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How to Become an Expert in an Hour Concentrate your efforts and you can become an expert on a product or market niche fairly quickly. Here's how.

By Stephen Key Edited by Dan Bova

Opinions expressed by Entrepreneur contributors are their own.


I use the same strategy over and over again to develop new product ideas for different industries -- including industries that are largely unfamiliar to me. Yes, it is important to develop expertise, but I think most entrepreneurs fail to realize how quickly they can gain the knowledge they need to begin inventing simple improvements to existing products. In fact, I've discovered that when I'm too close to a subject, it actually becomes harder for me to analyze it creatively and think outside the box. Knowing too much can limit you by what you think is possible and impossible.

In reality, becoming an expert is as simple as studying the past and present, and asking, "What's been done before? What's being done now?" Tracing the evolution of a specific product has inspired me to come up with new ideas many times. Discovering the thought processes behind other new ideas in the marketplace is also a useful exercise. Consider checking out resources like the New York Times Magazine's Innovation section where they ask and answer, "Who made that?" about different products.

Do the same kind of research to empower yourself to start coming up with more ideas. You don't need to take weeks or even days to become an expert. This knowledge can be effectively gained in a few hours -- an hour even. When we think of all we don't know, we become overwhelmed and defeated. Don't let that happen to you. Know that you can become an expert in a short time if you concentrate your efforts. I have been doing it for years.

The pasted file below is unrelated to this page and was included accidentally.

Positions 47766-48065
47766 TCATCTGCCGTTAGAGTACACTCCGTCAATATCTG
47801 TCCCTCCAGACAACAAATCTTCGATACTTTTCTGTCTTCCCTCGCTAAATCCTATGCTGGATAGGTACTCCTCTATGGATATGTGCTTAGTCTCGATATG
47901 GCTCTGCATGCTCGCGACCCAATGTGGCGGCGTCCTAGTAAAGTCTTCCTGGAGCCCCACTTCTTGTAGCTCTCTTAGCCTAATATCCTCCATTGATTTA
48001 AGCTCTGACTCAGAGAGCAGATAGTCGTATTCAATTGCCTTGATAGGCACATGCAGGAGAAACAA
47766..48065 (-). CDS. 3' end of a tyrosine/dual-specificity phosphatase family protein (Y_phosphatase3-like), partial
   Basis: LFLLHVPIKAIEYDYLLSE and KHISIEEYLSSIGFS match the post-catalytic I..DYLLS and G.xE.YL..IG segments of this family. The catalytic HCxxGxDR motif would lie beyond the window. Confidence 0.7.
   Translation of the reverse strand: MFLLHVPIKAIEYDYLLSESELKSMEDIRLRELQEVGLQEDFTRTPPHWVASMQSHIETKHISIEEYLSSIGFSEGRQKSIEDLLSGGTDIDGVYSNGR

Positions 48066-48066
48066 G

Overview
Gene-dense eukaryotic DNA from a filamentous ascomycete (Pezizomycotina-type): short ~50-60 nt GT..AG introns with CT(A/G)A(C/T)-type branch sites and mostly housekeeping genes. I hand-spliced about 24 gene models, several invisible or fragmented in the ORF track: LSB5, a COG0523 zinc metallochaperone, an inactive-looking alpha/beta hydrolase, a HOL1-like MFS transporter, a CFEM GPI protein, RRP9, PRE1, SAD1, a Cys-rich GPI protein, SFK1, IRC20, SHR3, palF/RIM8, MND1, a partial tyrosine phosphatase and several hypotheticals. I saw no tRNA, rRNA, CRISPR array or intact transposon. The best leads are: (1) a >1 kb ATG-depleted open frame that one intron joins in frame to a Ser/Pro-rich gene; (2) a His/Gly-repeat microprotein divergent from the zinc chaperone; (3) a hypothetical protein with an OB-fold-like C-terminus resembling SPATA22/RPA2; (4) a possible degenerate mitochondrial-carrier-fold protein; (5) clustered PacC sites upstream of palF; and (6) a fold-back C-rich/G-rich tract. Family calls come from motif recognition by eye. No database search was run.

Let's use the lonely, common coat hanger as example throughout this article.

First, ask, how have coat hangers evolved? Use the Internet, and start Googling. What did coat hangers look like in the past? What materials were they made out of? Amazon, eBay and Wikipedia are all great sources for this kind of research. You could also Google prominent coat hanger manufacturers and read their histories. The USPTO.gov is another excellent tool for research. I always read the claims and look at the drawings of relevant patents. Go back as far as twenty or thirty years. Who were the patents assigned to? How often have new patents about coat hangers been awarded? Try to understand the thought process behind the changes.

Study today's coat hangers. Do a Google product image search. Observe differences in shape, size and material. Are there any new features? What are the benefits of different coat hangers? What are the different price points? Hopefully, you'll be able to trace the development of coat hangers from past to present. This knowledge is going to be extremely helpful to you when you begin to exercise your creativity to come up with new ideas. Just a few years ago, someone designed the "Z" hangar, a hangar that is crafted in such a way that it doesn't stretch out the collars of shirts and sweaters. Genius.

Learn about manufacturing to give yourself an idea of your constraints. An understanding of manufacturing can make or break your idea. YouTube is a good source for manufacturing knowledge.

Stay current with industry trends by reading trade magazines and checking out trade associations. What are people talking about? When I searched for "coat hangers," I discovered complaints about how environmentally unfriendly plastic coat hangers shipped from China are -- many of them winding up in landfills. So maybe there's a market for a more eco-friendly yet affordable coat hanger. I wouldn't have known that's what consumers are thinking about unless I had joined in on the conversation.

You'd be amazed at how much you can learn from the comfort of your home, in your office chair. If you're not an expert now, you can become one.

Stephen Key

Co-Founder of inventRight; Author of One Simple Idea Series

Stephen Key is an inventor, IP strategist, author, speaker and co-founder of inventRight, LLC, a Glenbrook, Nevada-based company that helps inventors design, patent and license their ideas for new products.

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